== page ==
2. Make the cake. Preheat oven to 350 degrees, and butter and flour an 8-cup bundt pan.  In a small bowl, sift the flour, baking powder, baking soda, and salt. In a separate, large bowl, beat the butter until creamy. Add the sugar, beating until light and fluffy, and add the eggs one at a time.  Once combined, add in the melted chocolate and the vanilla.  Finally, add the flour mixture and the yogurt in batches- add a bit of flour, mix, add a bit of yogurt, mix, flour, mix, yogurt, mix, etc until all of the flour mixture and yogurt is gone and batter is smooth. 

3.  Pour the batter into the prepared bundt pan.  Remove the coconut rope from the fridge, unwrap, and place on top of the batter, following the circle of the pan.  Let the rope sink into the batter a bit (give it a few pokes to help it sink in) until the rope is beneath the surface and fully covered by about an inch of batter.  

4. Bake for one hour, or until toothpick comes out clean.  Cool on a wire rack in pan for 10 minutes, and invert to cool completely.

5. Make the Glaze. Bring the water and sugar to a boil in a medium saucepan, stirring frequently to dissolve the sugar.  Once dissolved, remove from heat and immediately whisk in cocoa powder and vanilla.  Let cool.  Do not attempt to pour the hot glaze on a hot cake.  That has disaster written all over it!

6. Once cake is cooled, and the glaze is cooled to lukewarm, brush the glaze over the cake.  Let this layer dry slightly (about 5-10 minutes).  Brush another layer on, let dry, brush, etc until glaze is gone.  Refrigerate the cake- the glaze will set and harden.  

09 November, 2012

Sweet Potato Croqettes

I love sweet potatoes. 

Sweet potato fries, casserole, mashed sweet potatoes, pie....

I took my love one step further and make these Sweet Potato Croquettes.  
This is a Southern recipe, though I've also seen 'Fried Yam Balls' in African cooking.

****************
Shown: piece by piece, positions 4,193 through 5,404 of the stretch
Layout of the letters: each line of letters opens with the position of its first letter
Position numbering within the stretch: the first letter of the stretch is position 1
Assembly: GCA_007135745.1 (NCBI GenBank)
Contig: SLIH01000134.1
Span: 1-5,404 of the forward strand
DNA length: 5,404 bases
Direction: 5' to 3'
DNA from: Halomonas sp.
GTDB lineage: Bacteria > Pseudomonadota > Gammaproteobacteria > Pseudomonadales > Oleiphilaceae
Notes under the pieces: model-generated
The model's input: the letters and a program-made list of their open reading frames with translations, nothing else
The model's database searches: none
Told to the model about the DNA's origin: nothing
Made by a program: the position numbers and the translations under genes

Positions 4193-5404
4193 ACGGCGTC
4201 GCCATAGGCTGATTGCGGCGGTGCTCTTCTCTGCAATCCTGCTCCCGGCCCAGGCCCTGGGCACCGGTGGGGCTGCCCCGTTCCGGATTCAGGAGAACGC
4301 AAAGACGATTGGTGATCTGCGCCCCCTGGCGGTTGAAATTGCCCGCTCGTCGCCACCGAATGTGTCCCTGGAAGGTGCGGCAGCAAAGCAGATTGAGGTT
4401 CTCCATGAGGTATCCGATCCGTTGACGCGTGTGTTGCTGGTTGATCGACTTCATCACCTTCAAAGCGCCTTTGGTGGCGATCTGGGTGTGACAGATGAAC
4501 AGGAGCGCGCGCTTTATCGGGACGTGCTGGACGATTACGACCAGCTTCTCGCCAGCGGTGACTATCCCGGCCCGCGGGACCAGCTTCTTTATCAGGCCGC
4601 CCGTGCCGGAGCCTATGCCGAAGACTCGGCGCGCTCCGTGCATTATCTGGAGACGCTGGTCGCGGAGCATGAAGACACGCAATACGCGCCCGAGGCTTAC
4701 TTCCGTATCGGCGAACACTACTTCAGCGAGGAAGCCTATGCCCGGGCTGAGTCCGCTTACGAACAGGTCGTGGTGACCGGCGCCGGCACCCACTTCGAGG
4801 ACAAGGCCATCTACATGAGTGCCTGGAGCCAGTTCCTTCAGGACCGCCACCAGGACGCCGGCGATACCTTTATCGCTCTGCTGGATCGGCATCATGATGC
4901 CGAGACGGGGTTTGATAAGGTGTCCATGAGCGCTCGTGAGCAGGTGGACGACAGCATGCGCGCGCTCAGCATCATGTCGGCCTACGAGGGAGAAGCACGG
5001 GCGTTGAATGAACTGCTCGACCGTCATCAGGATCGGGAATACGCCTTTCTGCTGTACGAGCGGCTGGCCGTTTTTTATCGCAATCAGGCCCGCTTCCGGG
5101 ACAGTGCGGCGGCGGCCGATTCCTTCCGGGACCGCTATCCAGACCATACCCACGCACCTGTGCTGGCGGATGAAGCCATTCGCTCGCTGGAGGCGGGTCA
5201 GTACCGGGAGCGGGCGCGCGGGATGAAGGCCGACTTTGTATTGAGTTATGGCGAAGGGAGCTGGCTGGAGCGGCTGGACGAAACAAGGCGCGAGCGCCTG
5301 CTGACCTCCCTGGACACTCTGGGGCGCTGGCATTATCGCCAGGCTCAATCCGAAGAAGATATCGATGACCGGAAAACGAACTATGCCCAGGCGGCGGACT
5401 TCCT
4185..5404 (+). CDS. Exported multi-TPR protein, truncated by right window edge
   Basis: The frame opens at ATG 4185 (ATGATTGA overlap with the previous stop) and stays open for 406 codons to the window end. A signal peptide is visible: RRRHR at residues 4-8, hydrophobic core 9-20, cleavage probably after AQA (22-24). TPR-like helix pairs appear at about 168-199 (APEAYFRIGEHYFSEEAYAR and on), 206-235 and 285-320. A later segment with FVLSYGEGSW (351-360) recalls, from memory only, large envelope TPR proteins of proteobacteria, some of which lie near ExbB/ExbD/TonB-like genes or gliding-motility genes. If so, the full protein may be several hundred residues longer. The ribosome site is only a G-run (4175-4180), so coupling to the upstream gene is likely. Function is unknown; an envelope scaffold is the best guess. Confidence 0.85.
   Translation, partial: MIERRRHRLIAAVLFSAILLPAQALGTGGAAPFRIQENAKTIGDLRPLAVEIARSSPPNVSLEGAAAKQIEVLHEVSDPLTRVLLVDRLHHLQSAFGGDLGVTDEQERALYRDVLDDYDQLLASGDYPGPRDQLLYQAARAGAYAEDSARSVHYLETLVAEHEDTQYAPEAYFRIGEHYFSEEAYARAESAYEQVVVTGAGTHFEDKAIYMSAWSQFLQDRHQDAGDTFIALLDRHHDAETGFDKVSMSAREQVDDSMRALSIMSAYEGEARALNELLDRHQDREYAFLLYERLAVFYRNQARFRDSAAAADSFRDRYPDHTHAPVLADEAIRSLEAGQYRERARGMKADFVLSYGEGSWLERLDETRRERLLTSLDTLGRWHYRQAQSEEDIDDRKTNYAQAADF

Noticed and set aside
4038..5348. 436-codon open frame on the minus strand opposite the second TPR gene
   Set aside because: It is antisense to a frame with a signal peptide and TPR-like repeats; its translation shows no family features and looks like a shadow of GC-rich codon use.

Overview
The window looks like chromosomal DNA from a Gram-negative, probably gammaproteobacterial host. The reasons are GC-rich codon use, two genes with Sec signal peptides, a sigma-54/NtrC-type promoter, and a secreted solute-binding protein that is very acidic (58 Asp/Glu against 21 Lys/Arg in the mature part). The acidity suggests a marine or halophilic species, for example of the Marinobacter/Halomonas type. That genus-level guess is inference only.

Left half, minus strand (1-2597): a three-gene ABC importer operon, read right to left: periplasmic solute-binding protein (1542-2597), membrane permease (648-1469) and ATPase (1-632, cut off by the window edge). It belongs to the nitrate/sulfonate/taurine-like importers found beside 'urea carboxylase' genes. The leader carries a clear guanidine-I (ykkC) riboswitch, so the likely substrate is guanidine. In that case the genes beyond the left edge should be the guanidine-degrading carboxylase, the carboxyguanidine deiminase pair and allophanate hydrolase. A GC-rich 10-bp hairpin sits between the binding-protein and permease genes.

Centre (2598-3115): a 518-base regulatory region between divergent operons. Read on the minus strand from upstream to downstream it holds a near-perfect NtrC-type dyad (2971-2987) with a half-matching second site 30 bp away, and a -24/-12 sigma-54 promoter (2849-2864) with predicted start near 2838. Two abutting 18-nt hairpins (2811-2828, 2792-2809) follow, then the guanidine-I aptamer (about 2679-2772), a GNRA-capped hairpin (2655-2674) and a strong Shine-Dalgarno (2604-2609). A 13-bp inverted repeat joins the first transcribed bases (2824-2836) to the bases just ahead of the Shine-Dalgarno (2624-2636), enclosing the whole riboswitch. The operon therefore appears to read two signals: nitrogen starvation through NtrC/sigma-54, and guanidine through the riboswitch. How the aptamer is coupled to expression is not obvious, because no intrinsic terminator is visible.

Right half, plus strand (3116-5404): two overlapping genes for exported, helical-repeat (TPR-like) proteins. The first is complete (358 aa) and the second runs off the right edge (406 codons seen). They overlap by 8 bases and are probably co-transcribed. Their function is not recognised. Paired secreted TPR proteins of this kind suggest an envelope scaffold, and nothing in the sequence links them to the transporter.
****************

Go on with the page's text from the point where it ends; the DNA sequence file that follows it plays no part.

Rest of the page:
They are reminiscent of hush puppies, though hush puppies contain much more breading.
And if you don't know what a hush puppie is, you need to take a trip down south and find out. 

Anyways, these  are delicately crispy on the outside, soft sweet potatoes on the inside.
These would be perfect for an appetizer for a party, or served as a side to dinner for a little added fun-n-crunch.  I could see them being added to a brunch menu too.
I made these the day before- I roasted the sweet potatoes and added all the ingredients but bread crumbs and eggs.  The next day, I simply added the crumbs and eggs, and fried.  

I fried these in extra-virgin olive oil.  No they weren't slimy at all, as you may think would happen from frying in olive oil.  The fact is, olive oil's smoke point is 410 degrees.  When deep frying, oil is  somewhere between 250-350 degrees.  That means you most certainly CAN fry with olive oil- in fact it is healthier, and frys things a bit more delicately if you ask me.
You can use peanut oil or even vegetable oil if that's what you have on hand.

I'm pretty sure using leftover mashed sweet potatoes, adding the bread crumbs and egg, would work just great too!

07 November, 2012

Old Fashioned Pork Chop and Thyme Apple Bake

This is my mom's recipe.  Having moved across the country from her last month, I was craving some comfort food from my childhood.  And I came across this recipe she gave me.

This is one of my favorite things she made. 
It's a wonderful recipe to incorporate those beautiful apples that are so in season right now.  

Pork does exceptionally well with almost any kind of fruit- oranges, apples, apricots, etc.  Often pork is marinated in apple juice or cider, or orange juice.  In this recipe, I didn't have time to marinate, and I'm not sure the pork needed a marinade.  The chops really soak up some of the flavor and moistness of both the apples and the baked beans.
And pork and beans is just a combination you don't question!  

For the beans, I added a few ingredients to spice them up a bit.  If short on time, you could definitely just use a can of beans without any additions (in fact my mom's original recipe used a can of beans with no additions and it was so so good).